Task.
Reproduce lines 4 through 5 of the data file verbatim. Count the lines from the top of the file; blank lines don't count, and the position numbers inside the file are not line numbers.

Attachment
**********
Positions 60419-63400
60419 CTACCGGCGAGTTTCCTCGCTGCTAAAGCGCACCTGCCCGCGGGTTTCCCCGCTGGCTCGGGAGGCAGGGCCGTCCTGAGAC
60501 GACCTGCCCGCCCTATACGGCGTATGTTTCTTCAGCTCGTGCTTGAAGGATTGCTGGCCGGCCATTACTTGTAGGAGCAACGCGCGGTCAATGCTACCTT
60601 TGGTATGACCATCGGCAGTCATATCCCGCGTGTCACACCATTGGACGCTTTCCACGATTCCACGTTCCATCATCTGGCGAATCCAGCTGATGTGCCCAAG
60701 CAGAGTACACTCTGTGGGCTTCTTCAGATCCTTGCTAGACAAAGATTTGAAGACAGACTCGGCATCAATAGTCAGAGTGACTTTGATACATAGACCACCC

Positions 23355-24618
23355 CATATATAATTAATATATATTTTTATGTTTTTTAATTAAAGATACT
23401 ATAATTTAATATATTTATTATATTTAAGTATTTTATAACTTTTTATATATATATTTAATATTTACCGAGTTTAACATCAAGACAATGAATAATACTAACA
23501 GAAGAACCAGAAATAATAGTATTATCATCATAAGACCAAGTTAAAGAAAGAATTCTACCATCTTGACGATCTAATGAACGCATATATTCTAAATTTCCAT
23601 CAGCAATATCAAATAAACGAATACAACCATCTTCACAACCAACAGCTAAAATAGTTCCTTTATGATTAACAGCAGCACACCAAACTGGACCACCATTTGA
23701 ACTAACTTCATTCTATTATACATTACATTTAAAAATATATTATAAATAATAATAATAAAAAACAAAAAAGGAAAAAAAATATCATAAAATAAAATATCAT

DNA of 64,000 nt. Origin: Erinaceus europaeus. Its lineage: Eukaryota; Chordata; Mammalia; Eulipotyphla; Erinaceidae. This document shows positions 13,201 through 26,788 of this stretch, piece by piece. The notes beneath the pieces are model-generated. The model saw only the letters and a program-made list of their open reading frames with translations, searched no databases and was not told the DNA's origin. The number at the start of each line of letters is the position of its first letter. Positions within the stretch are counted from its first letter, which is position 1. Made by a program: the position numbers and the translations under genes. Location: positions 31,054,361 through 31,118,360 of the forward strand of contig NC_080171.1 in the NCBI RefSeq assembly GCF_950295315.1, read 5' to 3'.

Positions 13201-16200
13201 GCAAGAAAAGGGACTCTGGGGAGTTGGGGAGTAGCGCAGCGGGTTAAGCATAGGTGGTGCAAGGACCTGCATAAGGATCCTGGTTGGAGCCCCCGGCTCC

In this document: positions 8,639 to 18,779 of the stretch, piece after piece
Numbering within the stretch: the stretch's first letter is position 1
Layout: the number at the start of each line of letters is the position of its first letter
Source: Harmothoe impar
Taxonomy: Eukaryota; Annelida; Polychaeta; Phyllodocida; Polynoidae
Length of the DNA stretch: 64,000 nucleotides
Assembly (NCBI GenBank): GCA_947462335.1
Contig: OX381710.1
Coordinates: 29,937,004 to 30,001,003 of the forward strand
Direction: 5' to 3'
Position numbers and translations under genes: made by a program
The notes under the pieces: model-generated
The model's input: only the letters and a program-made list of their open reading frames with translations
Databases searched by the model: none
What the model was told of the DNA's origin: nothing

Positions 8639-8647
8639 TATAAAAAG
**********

60601 TGGTATGACCATCGGCAGTCATATCCCGCGTGTCACACCATTGGACGCTTTCCACGATTCCACGTTCCATCATCTGGCGAATCCAGCTGATGTGCCCAAG
60701 CAGAGTACACTCTGTGGGCTTCTTCAGATCCTTGCTAGACAAAGATTTGAAGACAGACTCGGCATCAATAGTCAGAGTGACTTTGATACATAGACCACCC